Yeah, I was. I was petrified. I was scared that my Spanish wasn’t going to be very good. I was scared that I was going to forget words or misspeak. I was afraid that my Spanish wasn’t going to be perfect.
Overcoming our fears
And I was absolutely right. My Spanish wasn’t very good, I misspeak quite a bit, and my Spanish isn’t perfect. And you know what? I’m not longer afraid of those things. These things exist and they will always exist, but once I pushed past my fear, I remembered how much I loved being able to speak a foreign language. I remembered how even before I left for Spain I would throw in little phrases in Spanish, because it was the coolest thing in the world to be able to speak in another language, even if I was just greeting somebody over the phone.
Turns out, I had been hiding behind this horribly irrational fear that the moment I tried to speak to a Spaniard, I would be laughed at, made fun of, or maybe even find myself in some crazy cultural miscommunication. I eventually realized just how irrational those fears really were. I realized how much I had already held myself back.
Speaking a new language changes your life
Then, when I threw myself into the void and made myself talk to Spaniards, they loved it! My conversational partner would sit across from me, look me in the eyes, and patiently wait for me to spit out toddler Spanish. And they encouraged me and were so excited for me when I figured things out. I mean, it was easier for them – when I was speaking Spanish, they didn’t have to try to speak English!
Once I began speaking Spanish, my life abroad shifted dramatically. I was all of a sudden so excited to learn all the time! I heard different perspectives regarding life and politics. I saw little nooks and crannies of Spain that only a local would know about, and learned about local traditions that my expat crowd would have never been able to teach me. And, most importantly, I felt so incredibly empowered about staring my fear in the face and conquering it. I was no longer afraid. I was Super Woman!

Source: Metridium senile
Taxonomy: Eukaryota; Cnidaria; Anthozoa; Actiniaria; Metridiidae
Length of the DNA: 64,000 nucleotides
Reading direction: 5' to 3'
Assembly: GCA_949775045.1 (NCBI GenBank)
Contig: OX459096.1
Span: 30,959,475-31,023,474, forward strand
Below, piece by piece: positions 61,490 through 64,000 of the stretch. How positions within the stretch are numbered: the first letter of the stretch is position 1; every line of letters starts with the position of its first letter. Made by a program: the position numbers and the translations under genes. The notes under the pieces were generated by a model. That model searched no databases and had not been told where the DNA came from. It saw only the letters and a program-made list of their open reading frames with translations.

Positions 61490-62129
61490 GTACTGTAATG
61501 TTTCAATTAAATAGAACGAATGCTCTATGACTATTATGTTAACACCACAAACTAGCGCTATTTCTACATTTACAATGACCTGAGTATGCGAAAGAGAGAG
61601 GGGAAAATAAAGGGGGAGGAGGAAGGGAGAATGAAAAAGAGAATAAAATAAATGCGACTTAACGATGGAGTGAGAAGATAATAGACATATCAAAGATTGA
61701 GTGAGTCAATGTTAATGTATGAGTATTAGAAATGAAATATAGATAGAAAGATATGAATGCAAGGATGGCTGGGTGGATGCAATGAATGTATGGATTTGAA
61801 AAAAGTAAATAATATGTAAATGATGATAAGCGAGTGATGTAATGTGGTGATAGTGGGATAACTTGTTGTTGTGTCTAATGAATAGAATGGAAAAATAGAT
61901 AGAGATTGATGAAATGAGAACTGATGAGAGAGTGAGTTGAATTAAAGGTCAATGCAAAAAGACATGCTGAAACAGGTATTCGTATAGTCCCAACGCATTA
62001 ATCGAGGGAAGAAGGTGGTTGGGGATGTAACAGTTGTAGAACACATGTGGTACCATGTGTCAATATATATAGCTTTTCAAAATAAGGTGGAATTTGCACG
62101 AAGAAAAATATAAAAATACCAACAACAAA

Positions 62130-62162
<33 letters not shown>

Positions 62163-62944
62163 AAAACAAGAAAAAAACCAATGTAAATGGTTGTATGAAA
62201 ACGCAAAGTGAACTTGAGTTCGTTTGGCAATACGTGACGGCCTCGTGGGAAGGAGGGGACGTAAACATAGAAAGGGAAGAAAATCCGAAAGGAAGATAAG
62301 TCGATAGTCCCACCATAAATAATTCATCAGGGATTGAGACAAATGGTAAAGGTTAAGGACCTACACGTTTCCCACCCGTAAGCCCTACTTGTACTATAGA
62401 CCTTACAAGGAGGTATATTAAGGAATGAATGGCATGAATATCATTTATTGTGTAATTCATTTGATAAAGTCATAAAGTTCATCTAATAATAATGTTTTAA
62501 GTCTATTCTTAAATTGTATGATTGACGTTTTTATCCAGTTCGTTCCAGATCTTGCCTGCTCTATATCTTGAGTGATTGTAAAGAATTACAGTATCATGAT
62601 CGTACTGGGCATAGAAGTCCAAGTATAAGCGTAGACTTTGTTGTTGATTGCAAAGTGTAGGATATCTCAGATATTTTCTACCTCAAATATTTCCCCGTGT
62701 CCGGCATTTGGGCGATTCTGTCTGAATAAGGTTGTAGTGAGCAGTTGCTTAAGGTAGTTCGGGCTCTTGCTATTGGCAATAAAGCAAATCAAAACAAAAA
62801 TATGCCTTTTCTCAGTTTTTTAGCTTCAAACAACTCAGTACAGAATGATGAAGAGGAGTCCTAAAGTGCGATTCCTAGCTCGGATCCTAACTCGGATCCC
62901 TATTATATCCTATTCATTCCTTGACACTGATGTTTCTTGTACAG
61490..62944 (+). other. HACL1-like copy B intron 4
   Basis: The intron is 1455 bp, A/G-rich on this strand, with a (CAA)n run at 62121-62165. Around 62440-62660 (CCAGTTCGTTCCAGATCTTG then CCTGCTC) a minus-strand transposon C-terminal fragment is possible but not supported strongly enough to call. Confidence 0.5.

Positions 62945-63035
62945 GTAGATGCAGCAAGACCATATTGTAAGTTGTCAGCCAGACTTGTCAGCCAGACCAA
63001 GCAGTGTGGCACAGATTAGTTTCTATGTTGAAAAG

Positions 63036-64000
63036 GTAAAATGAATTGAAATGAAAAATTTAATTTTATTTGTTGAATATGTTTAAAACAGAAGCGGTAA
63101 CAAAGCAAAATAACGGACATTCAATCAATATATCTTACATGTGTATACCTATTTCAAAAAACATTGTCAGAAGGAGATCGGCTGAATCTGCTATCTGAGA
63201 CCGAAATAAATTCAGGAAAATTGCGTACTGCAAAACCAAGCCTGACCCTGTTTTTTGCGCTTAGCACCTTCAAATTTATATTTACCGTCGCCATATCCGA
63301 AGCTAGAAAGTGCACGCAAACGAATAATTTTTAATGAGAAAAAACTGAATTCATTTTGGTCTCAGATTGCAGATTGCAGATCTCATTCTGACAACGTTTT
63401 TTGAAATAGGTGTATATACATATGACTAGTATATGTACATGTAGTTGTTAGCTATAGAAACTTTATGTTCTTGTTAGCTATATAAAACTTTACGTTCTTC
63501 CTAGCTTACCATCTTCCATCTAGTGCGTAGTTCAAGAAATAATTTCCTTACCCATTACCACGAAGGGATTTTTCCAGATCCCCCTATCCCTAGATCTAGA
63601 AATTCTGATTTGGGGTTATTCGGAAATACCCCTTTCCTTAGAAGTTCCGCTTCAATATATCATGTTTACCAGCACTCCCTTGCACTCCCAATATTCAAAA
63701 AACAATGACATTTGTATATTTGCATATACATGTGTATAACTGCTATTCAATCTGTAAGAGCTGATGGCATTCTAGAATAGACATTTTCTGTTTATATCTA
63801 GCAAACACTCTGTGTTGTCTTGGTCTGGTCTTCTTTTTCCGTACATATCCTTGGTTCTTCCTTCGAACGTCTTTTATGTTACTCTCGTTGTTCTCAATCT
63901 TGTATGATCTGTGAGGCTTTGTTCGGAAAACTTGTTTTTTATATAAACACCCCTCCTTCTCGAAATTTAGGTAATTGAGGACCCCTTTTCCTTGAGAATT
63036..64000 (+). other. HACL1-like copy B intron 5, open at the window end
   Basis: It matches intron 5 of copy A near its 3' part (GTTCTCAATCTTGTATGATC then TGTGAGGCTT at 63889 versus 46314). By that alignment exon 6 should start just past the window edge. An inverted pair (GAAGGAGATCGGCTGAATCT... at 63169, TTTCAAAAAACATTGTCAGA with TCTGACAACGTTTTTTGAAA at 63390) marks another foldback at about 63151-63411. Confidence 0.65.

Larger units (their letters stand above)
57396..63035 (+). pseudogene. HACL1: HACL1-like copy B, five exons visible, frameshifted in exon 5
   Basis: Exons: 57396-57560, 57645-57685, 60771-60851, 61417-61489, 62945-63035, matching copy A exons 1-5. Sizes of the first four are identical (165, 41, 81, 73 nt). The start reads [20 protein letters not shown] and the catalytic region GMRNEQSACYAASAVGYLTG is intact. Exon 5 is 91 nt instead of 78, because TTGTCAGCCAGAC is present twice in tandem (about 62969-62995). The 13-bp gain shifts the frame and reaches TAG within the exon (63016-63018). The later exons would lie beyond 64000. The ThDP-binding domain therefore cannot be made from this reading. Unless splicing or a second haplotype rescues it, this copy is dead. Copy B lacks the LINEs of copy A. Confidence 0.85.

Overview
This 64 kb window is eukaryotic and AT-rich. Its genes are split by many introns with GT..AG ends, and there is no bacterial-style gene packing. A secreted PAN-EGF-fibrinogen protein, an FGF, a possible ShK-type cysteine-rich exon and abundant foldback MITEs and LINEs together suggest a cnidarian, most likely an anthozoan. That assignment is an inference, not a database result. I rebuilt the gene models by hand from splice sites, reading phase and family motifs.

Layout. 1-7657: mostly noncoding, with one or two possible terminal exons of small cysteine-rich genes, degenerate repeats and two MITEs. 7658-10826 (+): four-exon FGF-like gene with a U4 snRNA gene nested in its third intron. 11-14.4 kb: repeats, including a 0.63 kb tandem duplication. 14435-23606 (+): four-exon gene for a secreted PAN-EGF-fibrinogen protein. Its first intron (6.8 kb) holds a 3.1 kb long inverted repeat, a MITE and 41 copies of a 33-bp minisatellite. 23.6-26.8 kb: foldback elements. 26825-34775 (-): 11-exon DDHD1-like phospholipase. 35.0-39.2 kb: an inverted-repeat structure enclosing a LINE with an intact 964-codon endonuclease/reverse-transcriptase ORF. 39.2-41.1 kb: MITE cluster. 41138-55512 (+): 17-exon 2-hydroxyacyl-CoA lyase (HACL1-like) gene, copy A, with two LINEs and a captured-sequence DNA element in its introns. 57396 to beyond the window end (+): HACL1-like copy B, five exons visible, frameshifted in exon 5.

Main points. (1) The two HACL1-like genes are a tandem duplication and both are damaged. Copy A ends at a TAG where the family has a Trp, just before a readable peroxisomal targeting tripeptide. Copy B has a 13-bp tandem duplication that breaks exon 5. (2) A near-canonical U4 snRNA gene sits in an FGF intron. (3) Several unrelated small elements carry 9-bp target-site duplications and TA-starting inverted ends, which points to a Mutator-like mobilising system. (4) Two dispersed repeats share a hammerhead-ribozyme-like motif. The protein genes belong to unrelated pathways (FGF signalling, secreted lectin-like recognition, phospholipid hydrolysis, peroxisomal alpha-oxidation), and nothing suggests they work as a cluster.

I know what you’re thinking: I wasn’t fluent when I returned home. You’d be right. But you know what? There are countless travelers out there who miss out on the experiences I get to have because they get stuck behind their fear. I mean hey, I know it would have been easier for me to dive off a cliff than it was to face my fear of language learning.
But, to me, traveling is about facing your fears, having new experiences, and learning new things. While it’s not impossible to do those things with people who can speak your language, you’re missing out on a world of life when you hide behind your fears.
About the Author
Jamie is a 20-something who's fascinated by cultural differences and foreign languages. She loves to see life through another perspective, and uses Crashed Culture to write about the differences between cultures and to inspire others to learn foreign languages.
Check her website at www.CrashedCulture.com!